The recent victory of Apple over Samsung has brought the arguments for and against software patents to the forefront once again. With many of the big technology companies engaged in patent litigation, many ask whether patent law is a distraction that stifles competition. Many technical luminaries, blogs and articles are openly anti-patent so should software developers be actively filing patents in organizations willing do so?
Patents can be beneficial for the developer. Some companies offer financial rewards for filing patents and researching whether something is truly novel, required for filing a patent, may reveal other solutions and techniques. However, patents’ biggest benefit is demonstrable innovation. A filed patent has been reviewed by the organization’s internal process and the patent office. This is rarely perfect but far more review than many other achievements.
That said, filing patents can distract developers from working on products and can be expensive for the organization. Similarly, if a developer files patents on a product then moves to a different organization working on similar products, the developer must carefully avoid infringing those patents at the new organization.
Some, such as the Electronic Frontier Foundation (https://www.eff.org/patent), argue that filing software patents endorses or exacerbates the negatives of patents. Many prefer the open source movement ideals where information and software should be available to be extended and used by many. Much of modern computing builds on concepts and algorithms that, if originally patented, may have stalled or prevented much of what IT takes for granted.
However, is this being disingenuous? Could these concepts and algorithms have developed despite patents? Consider the case of VisiCalc, the first spreadsheet. It was not patented, allowing Lotus 1-2-3, Microsoft Excel and other competitors to copy, extend and eventually surpass it. If it had been patented, would Lotus, Microsoft and others created an even better solution to the original problem than a spreadsheet? (as per Russ Krajec’s blog post at http://www.krajec.com/blog/what-if-visicalc-was-patented)
There are many more arguments for or against patents. However, even if all the anti-software patent arguments were proved and pro-software patent arguments disproved, for example, there is still no guarantee the software patent system would be dismantled immediately or at all. Legal and political systems move slowly at best.
Indeed, the technical or ideological pro- and anti-software patent arguments are all academic. Organizations file patents to protect their intellectual property (IP) in a world where patent litigation is increasingly common and IP is becoming organizations’ greatest asset. It is a strategic business decision.
If an organization chooses to file patents, a software developer refusing to file patents makes about as much sense as a golfer refusing to use a putter. The golfer may lobby for a rule change banning putters but, in the meantime, the golfer is only inflating his or her handicap. This is not a “two wrongs make a right” scenario. If the organization is successful, it will inspire copy cats and litigation from its competition. Depending on the industry and product, filing patents may be pragmatic.
Software developers often see themselves only as potential victims of software patents, the expense and difficulty of filing them and the misplaced assertion that developers do not producing anything novel fuelling circular logic. If the organization is willing to bear the costs of patent management, why not patent it? There are undoubtedly smarter people out there that can solve the problem more effectively if needed. The organization can always choose not to assert the patent over open source or use it defensively, too.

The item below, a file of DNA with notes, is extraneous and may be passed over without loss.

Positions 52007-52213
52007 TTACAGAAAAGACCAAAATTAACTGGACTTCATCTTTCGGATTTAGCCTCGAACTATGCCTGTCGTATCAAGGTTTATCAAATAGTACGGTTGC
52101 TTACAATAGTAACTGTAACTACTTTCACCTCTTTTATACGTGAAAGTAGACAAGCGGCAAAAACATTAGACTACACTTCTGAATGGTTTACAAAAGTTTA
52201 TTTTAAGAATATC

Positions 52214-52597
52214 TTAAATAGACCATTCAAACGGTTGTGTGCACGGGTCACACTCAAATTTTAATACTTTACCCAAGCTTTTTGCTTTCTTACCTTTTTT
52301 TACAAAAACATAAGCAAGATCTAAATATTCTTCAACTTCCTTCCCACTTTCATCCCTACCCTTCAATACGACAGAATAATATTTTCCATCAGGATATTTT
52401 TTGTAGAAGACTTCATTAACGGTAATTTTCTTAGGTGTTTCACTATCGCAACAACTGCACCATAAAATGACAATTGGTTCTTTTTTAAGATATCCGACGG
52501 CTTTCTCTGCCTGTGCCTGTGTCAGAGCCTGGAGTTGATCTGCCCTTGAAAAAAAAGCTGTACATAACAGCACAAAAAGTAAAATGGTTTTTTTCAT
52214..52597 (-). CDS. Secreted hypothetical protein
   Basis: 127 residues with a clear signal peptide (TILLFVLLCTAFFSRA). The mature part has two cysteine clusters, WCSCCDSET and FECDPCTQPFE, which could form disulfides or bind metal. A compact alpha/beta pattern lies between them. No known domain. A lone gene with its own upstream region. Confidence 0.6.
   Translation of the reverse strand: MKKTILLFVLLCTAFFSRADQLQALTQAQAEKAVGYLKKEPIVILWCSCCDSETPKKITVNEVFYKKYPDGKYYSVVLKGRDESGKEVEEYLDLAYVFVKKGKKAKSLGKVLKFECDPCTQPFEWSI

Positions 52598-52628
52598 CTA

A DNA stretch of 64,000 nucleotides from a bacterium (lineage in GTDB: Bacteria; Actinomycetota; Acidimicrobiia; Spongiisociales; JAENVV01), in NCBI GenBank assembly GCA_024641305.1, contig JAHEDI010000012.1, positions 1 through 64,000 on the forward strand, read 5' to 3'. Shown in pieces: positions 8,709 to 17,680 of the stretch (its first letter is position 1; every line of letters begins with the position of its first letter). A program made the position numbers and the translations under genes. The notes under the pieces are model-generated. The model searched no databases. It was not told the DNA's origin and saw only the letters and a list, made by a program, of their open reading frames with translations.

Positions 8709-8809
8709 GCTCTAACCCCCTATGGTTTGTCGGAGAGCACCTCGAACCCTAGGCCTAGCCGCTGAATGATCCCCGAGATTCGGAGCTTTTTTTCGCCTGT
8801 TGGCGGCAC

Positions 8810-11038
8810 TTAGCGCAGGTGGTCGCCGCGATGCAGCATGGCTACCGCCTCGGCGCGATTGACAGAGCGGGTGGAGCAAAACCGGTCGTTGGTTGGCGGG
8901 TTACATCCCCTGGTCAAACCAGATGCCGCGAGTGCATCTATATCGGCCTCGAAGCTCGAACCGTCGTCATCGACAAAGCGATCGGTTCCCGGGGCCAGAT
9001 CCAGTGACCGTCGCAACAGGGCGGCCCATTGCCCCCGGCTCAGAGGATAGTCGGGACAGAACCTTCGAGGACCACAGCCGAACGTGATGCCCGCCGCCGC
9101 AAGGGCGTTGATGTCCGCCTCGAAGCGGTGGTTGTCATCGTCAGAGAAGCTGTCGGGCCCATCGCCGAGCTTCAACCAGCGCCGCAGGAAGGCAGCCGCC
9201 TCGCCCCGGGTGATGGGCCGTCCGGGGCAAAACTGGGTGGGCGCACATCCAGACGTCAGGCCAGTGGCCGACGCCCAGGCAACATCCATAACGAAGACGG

Some argue that nothing in software development is new and most work is merely reinvention but saying that modern software developers are all less capable, intelligent and imaginative than their forebears is clearly false. This is not to say that developers produce new things all the time. Similarly, while many patents are obvious in retrospect, it is also much easier to judge when their ramifications are in everyday use.
What developers can do is ensure filed patents cover only products the organization intends to produce. Much of the consternation around patents from developers revolves around “non-practicing entities” (NPEs or “trolls” as they are derogatorily known), where the focus is on licensing existing patents and not using them to produce products. Research NPEs are the exception, despite Ars Technica’s Fox News-worthy rant (http://arstechnica.com/tech-policy/2012/04/how-the-aussie-government-invented-wifi-and-sued-its-way-to-430-million/).
Irrespective of whether an organization chooses to file patents, developers should keep easily accessible evidence of design documents and design discussions, such as E-mails and written notes. Even if an organization chooses not to file patents or the organization is not building anything novel, the organization may still be the victim of a patent lawsuit and demonstrable prior art can refute or diminish a patent’s novelty.
Software developers are very good at arguing things on technical merits. Unfortunately, the software patent issue has never been a technical or even ideological issue. These are merely rationalizations. This is as economic and political issue, and most software developers are not economists or politicians. Some protection for inventions is required and patents are the current, imperfect implementation of this. Until we come up a better system, software developers are only hurting themselves by not using all the rules of the game to their advantage.